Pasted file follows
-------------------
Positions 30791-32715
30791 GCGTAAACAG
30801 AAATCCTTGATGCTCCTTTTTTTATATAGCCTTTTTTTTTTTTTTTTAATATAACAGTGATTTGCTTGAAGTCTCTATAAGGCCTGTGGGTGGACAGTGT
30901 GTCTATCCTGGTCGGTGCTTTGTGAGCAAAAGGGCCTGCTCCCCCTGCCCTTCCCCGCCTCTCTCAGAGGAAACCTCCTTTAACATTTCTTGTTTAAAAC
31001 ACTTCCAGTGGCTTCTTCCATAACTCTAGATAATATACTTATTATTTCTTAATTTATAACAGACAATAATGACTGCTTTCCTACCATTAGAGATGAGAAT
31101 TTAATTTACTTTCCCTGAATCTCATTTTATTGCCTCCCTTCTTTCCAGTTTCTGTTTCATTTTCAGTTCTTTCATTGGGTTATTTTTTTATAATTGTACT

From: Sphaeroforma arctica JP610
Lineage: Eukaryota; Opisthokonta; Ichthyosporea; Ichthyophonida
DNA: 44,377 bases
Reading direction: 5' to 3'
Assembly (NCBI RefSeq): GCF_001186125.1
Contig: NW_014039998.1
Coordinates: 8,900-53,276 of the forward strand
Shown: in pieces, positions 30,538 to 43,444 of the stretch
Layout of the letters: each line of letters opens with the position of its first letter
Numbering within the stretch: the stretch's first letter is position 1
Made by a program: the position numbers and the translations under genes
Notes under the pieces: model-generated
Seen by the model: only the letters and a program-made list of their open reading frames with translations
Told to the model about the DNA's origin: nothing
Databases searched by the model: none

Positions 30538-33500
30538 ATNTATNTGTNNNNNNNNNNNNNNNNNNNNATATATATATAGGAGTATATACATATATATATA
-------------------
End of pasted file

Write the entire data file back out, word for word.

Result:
Positions 30791-32715
30791 GCGTAAACAG
30801 AAATCCTTGATGCTCCTTTTTTTATATAGCCTTTTTTTTTTTTTTTTAATATAACAGTGATTTGCTTGAAGTCTCTATAAGGCCTGTGGGTGGACAGTGT
30901 GTCTATCCTGGTCGGTGCTTTGTGAGCAAAAGGGCCTGCTCCCCCTGCCCTTCCCCGCCTCTCTCAGAGGAAACCTCCTTTAACATTTCTTGTTTAAAAC
31001 ACTTCCAGTGGCTTCTTCCATAACTCTAGATAATATACTTATTATTTCTTAATTTATAACAGACAATAATGACTGCTTTCCTACCATTAGAGATGAGAAT
31101 TTAATTTACTTTCCCTGAATCTCATTTTATTGCCTCCCTTCTTTCCAGTTTCTGTTTCATTTTCAGTTCTTTCATTGGGTTATTTTTTTATAATTGTACT

From: Sphaeroforma arctica JP610
Lineage: Eukaryota; Opisthokonta; Ichthyosporea; Ichthyophonida
DNA: 44,377 bases
Reading direction: 5' to 3'
Assembly (NCBI RefSeq): GCF_001186125.1
Contig: NW_014039998.1
Coordinates: 8,900-53,276 of the forward strand
Shown: in pieces, positions 30,538 to 43,444 of the stretch
Layout of the letters: each line of letters opens with the position of its first letter
Numbering within the stretch: the stretch's first letter is position 1
Made by a program: the position numbers and the translations under genes
Notes under the pieces: model-generated
Seen by the model: only the letters and a program-made list of their open reading frames with translations
Told to the model about the DNA's origin: nothing
Databases searched by the model: none

Positions 30538-33500
30538 ATNTATNTGTNNNNNNNNNNNNNNNNNNNNATATATATATAGGAGTATATACATATATATATA